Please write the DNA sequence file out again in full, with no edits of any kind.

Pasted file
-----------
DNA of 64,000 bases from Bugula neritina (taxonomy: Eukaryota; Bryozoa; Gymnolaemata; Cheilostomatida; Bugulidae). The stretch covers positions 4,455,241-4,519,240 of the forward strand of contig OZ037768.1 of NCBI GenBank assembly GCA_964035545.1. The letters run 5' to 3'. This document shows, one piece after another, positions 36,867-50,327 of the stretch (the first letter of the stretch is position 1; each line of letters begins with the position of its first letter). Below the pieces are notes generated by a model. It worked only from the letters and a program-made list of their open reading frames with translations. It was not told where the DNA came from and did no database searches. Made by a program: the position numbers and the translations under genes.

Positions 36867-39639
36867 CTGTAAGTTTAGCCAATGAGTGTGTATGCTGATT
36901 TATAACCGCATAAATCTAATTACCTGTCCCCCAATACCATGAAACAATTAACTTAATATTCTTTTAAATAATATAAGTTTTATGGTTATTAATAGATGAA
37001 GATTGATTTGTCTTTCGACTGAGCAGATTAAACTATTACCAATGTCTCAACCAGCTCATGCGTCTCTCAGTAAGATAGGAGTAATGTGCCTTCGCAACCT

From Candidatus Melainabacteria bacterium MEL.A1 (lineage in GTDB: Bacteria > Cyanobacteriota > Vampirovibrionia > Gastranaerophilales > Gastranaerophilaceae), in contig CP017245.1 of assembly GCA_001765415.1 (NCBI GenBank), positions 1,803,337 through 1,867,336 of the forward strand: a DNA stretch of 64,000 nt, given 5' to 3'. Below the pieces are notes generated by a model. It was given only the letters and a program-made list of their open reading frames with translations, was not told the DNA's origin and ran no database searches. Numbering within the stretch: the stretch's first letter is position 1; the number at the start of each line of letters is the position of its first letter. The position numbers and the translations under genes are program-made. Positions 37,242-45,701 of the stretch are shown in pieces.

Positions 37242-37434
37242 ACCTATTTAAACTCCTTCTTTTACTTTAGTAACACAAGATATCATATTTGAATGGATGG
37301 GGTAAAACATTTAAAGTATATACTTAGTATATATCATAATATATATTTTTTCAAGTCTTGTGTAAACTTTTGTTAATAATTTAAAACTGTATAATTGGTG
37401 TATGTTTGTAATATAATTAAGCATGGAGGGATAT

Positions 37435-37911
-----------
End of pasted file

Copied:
DNA of 64,000 bases from Bugula neritina (taxonomy: Eukaryota; Bryozoa; Gymnolaemata; Cheilostomatida; Bugulidae). The stretch covers positions 4,455,241-4,519,240 of the forward strand of contig OZ037768.1 of NCBI GenBank assembly GCA_964035545.1. The letters run 5' to 3'. This document shows, one piece after another, positions 36,867-50,327 of the stretch (the first letter of the stretch is position 1; each line of letters begins with the position of its first letter). Below the pieces are notes generated by a model. It worked only from the letters and a program-made list of their open reading frames with translations. It was not told where the DNA came from and did no database searches. Made by a program: the position numbers and the translations under genes.

Positions 36867-39639
36867 CTGTAAGTTTAGCCAATGAGTGTGTATGCTGATT
36901 TATAACCGCATAAATCTAATTACCTGTCCCCCAATACCATGAAACAATTAACTTAATATTCTTTTAAATAATATAAGTTTTATGGTTATTAATAGATGAA
37001 GATTGATTTGTCTTTCGACTGAGCAGATTAAACTATTACCAATGTCTCAACCAGCTCATGCGTCTCTCAGTAAGATAGGAGTAATGTGCCTTCGCAACCT

From Candidatus Melainabacteria bacterium MEL.A1 (lineage in GTDB: Bacteria > Cyanobacteriota > Vampirovibrionia > Gastranaerophilales > Gastranaerophilaceae), in contig CP017245.1 of assembly GCA_001765415.1 (NCBI GenBank), positions 1,803,337 through 1,867,336 of the forward strand: a DNA stretch of 64,000 nt, given 5' to 3'. Below the pieces are notes generated by a model. It was given only the letters and a program-made list of their open reading frames with translations, was not told the DNA's origin and ran no database searches. Numbering within the stretch: the stretch's first letter is position 1; the number at the start of each line of letters is the position of its first letter. The position numbers and the translations under genes are program-made. Positions 37,242-45,701 of the stretch are shown in pieces.

Positions 37242-37434
37242 ACCTATTTAAACTCCTTCTTTTACTTTAGTAACACAAGATATCATATTTGAATGGATGG
37301 GGTAAAACATTTAAAGTATATACTTAGTATATATCATAATATATATTTTTTCAAGTCTTGTGTAAACTTTTGTTAATAATTTAAAACTGTATAATTGGTG
37401 TATGTTTGTAATATAATTAAGCATGGAGGGATAT

Positions 37435-37911